The whole thing clearly flew apart at some point.  Whatever the driver did, it did not justify ANY other cyclists smashing in his windows and assulting him through a window.  That is vigilantism and certainly not civil disobedience; much more like anarchy.

Anyway, my message to cyclists: we are aware of you. I spend most of my time downtown as a pedestrian and I get to observe many cyclists, drivers, and their interactions.  Their interactions are mostly good.  I see both run red lights, both occasionally going the wrong way down streets, and both, at one point or another, have nearly run me down/over when I have a clear right of way.  What else I see cyclists doing: flying from street to sidewalk to street (something cars can’t casually do), yelling at cars as they’re cutting them off (drivers typically do this other drivers), flying through red lights long after it has turned (traffic cams now issue citations – can’t do so for cyclists).

Congratulations: you have nearly reached parity.  Enough demonstrations.

Ford Gets It

Nice to see an American auto company that gets it.  Now if they could just increase their reliability and match the electrical-system quality found in Honda and/or Toyota!

Ford Motor, which devoted itself for nearly 20 years to putting millions of Americans into big pickup trucks and sport-utility vehicles, is about to drastically alter its focus to building more small cars.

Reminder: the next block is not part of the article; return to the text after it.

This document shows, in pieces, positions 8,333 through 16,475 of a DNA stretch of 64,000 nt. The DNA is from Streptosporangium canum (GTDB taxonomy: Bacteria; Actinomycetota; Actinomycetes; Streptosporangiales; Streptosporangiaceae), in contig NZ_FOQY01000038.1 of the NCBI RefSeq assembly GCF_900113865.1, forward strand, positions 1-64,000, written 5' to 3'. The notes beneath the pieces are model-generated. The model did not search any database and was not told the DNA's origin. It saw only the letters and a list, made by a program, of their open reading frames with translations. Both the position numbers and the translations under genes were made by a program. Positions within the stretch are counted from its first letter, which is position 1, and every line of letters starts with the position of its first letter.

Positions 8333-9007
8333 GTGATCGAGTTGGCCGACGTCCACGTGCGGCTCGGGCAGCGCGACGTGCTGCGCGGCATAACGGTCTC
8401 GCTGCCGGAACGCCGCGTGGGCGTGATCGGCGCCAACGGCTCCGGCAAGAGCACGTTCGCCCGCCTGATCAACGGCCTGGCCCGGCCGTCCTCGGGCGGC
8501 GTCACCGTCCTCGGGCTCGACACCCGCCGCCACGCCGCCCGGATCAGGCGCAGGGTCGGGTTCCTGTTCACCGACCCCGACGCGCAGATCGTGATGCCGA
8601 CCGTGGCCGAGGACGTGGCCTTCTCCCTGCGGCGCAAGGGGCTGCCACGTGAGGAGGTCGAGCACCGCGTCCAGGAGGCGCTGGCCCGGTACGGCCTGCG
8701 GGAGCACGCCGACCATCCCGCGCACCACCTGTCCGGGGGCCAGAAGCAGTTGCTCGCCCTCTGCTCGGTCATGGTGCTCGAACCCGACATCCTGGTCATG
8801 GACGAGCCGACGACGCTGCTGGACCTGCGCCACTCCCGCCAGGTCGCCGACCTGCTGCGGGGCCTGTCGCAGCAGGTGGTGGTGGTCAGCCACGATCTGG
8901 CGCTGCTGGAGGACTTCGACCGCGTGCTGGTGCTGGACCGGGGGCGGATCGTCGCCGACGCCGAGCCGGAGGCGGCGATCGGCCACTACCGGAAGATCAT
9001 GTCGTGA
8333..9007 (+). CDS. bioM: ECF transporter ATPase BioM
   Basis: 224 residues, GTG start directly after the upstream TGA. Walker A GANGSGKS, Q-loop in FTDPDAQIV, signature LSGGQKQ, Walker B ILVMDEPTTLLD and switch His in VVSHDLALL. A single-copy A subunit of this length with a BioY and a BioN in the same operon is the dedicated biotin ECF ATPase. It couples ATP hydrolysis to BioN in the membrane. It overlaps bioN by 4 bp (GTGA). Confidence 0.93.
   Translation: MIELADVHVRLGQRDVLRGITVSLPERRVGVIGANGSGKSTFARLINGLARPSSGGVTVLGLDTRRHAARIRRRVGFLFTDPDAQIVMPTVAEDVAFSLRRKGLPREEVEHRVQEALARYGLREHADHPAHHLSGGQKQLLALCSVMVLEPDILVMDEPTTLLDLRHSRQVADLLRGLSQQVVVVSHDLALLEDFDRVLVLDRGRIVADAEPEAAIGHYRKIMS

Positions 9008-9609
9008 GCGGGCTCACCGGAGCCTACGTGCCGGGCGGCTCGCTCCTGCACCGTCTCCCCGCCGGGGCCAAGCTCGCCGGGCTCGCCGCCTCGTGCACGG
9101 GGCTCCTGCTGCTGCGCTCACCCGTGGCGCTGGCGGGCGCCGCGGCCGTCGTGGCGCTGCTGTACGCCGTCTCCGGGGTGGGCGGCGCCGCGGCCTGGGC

The struggling automaker, reacting to what it sees as a rapid and permanent shift in consumer tastes brought on by high gas prices, plans to unveil its new direction on Thursday, when it will report quarterly earnings.

Among the changes, Ford is expected to announce that it will convert three of its North American assembly plants from trucks to cars, according to people familiar with the plans.

And as part of the huge bet it is placing on the future direction of the troubled American auto industry, Ford will realign factories to manufacture more fuel-efficient engines and produce six of its next European car models for the United States market.

Honestly, they should have been doing this already.  I mean, look at the way the Honda, Toyota, and Kia manufacturers have absolutely dominated that market!  As one analyst states the obvious.

Industry analysts believe Ford cannot wait any longer to reshape its manufacturing operations and step up production of smaller cars.

“Trucks and SUV’s have been so central to their strategy for so long, but the bottom line is that consumers have moved on,” said David Cole, chairman of the Center for Automotive Research in Ann Arbor, Michigan.

Duh.  Let’s go, my fellow citizens, and be modest with our money and means of transport.  Not because I suggest so or because the government makes you, but because it’s just a good freaking idea for all of us.  It’s called stewardship.

So, when do we get to see the modest European Mondeo that Bond drove in Casino Royale?  I own an older, American version (known as the Contour).